In contrast, the environmental movement today is primarily concerned with “saving what’s left” of “out there,” usually through legal adjustments to business as usual. Yet, despite all the Earth Days and political actions, ecological damage is accelerating . While environmentalism does much good work in consciousness raising, it is only a part of what must be done. Eco-awareness fails to propose comprehensive and systemic change at all levels — based on ecology. Bioregionalism does, reaching for something far deeper and more holistic that must be manifested.
Bioregionalism: An All-Inclusive Way of Life
Bioregionalism is an all-inclusive way of life, embracing the whole range of human thought and endeavor. It advocates a full restructuring of systems within a given bioregion, orienting toward regeneration and sustainability of the whole life community. T his inclusion of the nonhuman in the definition of community is vital. Indeed, one of the basic tenets of bioregionalism is the notion of “bio-centrism,” or “eco-centrism,” where reality is viewed from a life-centered or ecologically centered perspective, rather than from a human-centered focus (anthropocentrism).
Bioregionalism speaks to the heart of community. If we are to continue to live on Earth, the definition of community has to include all the living things in our ecosystem. Without the flowers, mammals, insects, trees, birds, grasses, and the living soil a nd waters in community with each other, we would not be here at all. Humans need other life forms in order to survive. Without a respectful, cooperative relationship with others, we are both physically and spiritually impoverished. Without their ecologica l teachings we are ignorant and cannot know how to live. One oak tree can teach us more about sustainable economics than all the economists of the world put together. Altogether, nature has volumes to teach us about how to create sustainable community lif e.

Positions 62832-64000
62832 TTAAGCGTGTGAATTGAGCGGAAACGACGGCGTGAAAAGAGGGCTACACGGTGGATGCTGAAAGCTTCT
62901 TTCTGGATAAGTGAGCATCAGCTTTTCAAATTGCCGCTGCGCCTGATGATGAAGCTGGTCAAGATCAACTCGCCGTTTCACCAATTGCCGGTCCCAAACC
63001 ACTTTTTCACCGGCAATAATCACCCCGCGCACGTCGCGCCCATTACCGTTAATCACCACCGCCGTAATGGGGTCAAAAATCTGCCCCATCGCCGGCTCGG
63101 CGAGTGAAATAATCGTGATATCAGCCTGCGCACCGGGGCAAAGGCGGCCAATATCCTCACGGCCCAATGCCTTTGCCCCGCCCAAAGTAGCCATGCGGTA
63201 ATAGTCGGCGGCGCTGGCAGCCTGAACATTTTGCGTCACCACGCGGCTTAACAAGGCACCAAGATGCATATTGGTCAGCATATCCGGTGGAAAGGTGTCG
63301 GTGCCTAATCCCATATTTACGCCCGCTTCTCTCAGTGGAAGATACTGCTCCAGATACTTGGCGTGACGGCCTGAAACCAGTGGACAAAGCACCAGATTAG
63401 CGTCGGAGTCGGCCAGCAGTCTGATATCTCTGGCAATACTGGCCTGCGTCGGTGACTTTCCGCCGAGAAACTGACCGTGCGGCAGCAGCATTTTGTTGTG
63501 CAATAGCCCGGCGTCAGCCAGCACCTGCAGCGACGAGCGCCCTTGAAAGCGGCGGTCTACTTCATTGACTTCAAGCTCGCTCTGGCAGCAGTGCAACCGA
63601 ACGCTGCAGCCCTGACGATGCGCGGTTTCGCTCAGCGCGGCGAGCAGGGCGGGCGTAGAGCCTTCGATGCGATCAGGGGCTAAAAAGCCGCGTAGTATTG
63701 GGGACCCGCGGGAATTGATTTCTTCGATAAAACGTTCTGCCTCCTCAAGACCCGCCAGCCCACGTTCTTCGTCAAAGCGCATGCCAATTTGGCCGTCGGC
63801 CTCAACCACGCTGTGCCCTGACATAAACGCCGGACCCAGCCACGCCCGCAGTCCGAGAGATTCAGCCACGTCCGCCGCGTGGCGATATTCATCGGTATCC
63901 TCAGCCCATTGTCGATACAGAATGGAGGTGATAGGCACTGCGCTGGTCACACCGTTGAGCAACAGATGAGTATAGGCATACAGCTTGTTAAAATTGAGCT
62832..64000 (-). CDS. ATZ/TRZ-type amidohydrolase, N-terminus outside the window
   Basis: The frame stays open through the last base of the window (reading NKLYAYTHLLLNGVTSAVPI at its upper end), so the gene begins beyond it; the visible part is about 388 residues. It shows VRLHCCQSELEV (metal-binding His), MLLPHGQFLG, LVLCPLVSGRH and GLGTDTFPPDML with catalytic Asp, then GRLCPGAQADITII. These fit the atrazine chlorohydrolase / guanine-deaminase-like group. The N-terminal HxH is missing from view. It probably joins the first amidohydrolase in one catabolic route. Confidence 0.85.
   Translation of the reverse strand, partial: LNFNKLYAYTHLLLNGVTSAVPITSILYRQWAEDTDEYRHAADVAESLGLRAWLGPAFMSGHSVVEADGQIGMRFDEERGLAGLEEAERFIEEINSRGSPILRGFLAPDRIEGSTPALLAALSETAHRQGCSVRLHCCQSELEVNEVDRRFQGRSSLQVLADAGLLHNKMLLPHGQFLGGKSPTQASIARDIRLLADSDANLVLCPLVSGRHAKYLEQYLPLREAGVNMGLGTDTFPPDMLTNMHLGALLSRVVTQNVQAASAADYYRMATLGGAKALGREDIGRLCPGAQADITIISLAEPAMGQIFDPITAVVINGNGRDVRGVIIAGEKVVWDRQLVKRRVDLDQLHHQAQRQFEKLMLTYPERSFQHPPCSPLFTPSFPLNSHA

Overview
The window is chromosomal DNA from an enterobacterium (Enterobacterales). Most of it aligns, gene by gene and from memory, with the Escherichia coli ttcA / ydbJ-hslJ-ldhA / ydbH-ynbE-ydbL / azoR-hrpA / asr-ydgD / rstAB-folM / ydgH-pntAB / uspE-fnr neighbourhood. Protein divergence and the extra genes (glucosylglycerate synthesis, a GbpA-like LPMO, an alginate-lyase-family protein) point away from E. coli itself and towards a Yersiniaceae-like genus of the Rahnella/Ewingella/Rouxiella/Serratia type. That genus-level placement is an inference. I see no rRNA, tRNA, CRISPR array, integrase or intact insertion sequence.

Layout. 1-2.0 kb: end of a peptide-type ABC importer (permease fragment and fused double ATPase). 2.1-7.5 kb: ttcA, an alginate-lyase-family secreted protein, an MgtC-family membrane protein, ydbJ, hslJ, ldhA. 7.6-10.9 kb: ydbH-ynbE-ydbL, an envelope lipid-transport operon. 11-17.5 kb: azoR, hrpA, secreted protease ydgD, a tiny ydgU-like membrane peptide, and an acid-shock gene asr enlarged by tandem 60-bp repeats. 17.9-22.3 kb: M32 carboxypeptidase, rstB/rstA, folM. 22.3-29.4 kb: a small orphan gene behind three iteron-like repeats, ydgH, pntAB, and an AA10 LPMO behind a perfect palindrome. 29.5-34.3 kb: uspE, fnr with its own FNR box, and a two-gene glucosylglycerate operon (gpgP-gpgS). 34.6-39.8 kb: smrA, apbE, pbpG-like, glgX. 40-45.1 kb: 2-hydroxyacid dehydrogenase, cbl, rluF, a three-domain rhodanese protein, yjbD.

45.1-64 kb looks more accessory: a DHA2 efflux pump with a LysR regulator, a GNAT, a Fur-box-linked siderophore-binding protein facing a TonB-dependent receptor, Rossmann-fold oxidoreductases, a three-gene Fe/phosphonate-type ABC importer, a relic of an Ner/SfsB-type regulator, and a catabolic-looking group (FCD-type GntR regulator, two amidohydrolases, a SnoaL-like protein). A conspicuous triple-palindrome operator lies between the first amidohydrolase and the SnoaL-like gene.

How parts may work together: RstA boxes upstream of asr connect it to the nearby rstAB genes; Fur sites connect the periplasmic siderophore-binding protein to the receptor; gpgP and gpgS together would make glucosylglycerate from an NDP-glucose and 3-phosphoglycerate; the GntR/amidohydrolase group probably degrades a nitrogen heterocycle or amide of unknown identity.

The ecosystem, the watershed, the bioregion: these are the context, the boundary, the basic foundations of community. Lest our communities be parasitic and unsustainable, rights equal to our own human rights must be secured for all the living things of th e ecosystem community in which our human communities are embedded. There is nothing new about any of this — except in the sense that contemporary society has forgotten what indigenous peoples around the earth have always remembered. It is for us to remem ber, to relearn, and to put into practice.
In order to be sustainable, our ways of making a living must be ecological. Ecological economics means bioregional self-reliance, deriving as much as possible of our livelihood from within, and close to, our community, only moving farther afield when we m ust. To be sustainable, we must better see our reliance on and interdependence with the nonhuman members of our community. We must rely on each other for health, sustenance, and wisdom.
The periodic bioregional gatherings are presently evolving a theory of integrated systems: ecologically based economics, agriculture, forestry, technology, law, governance, politics, education, health care, energy, and everything necessary for the human d imension of a given bioregion to function sustainably. The Bioregional Gatherings are working out the principles of ecological decentralism. If humanity is to survive, our systems of production and distribution of vital physical goods must be decentralize d. The bioregion is the natural context for the practice of ecological economics and sustainable communities.